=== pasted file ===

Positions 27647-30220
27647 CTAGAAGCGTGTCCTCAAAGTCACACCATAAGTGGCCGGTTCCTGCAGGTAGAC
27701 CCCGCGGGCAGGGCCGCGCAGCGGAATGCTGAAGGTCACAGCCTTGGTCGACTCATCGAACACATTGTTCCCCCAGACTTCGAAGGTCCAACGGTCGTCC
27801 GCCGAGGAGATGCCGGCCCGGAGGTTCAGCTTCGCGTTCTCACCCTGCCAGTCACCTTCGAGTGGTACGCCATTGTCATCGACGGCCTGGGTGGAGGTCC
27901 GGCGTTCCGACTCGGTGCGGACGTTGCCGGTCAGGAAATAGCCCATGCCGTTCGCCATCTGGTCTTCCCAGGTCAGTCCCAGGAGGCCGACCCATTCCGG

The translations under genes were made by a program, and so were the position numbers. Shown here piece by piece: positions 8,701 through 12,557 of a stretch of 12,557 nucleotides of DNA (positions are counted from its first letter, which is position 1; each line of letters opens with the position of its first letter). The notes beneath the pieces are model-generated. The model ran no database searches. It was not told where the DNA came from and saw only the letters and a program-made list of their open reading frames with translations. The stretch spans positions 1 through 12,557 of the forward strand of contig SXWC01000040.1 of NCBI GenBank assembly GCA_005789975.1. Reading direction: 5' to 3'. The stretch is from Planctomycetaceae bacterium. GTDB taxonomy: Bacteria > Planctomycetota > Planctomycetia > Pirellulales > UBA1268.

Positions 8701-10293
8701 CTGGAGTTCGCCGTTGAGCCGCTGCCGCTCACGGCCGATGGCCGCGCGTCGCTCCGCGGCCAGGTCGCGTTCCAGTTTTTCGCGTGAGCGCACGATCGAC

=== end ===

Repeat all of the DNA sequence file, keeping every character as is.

Positions 27647-30220
27647 CTAGAAGCGTGTCCTCAAAGTCACACCATAAGTGGCCGGTTCCTGCAGGTAGAC
27701 CCCGCGGGCAGGGCCGCGCAGCGGAATGCTGAAGGTCACAGCCTTGGTCGACTCATCGAACACATTGTTCCCCCAGACTTCGAAGGTCCAACGGTCGTCC
27801 GCCGAGGAGATGCCGGCCCGGAGGTTCAGCTTCGCGTTCTCACCCTGCCAGTCACCTTCGAGTGGTACGCCATTGTCATCGACGGCCTGGGTGGAGGTCC
27901 GGCGTTCCGACTCGGTGCGGACGTTGCCGGTCAGGAAATAGCCCATGCCGTTCGCCATCTGGTCTTCCCAGGTCAGTCCCAGGAGGCCGACCCATTCCGG

The translations under genes were made by a program, and so were the position numbers. Shown here piece by piece: positions 8,701 through 12,557 of a stretch of 12,557 nucleotides of DNA (positions are counted from its first letter, which is position 1; each line of letters opens with the position of its first letter). The notes beneath the pieces are model-generated. The model ran no database searches. It was not told where the DNA came from and saw only the letters and a program-made list of their open reading frames with translations. The stretch spans positions 1 through 12,557 of the forward strand of contig SXWC01000040.1 of NCBI GenBank assembly GCA_005789975.1. Reading direction: 5' to 3'. The stretch is from Planctomycetaceae bacterium. GTDB taxonomy: Bacteria > Planctomycetota > Planctomycetia > Pirellulales > UBA1268.

Positions 8701-10293
8701 CTGGAGTTCGCCGTTGAGCCGCTGCCGCTCACGGCCGATGGCCGCGCGTCGCTCCGCGGCCAGGTCGCGTTCCAGTTTTTCGCGTGAGCGCACGATCGAC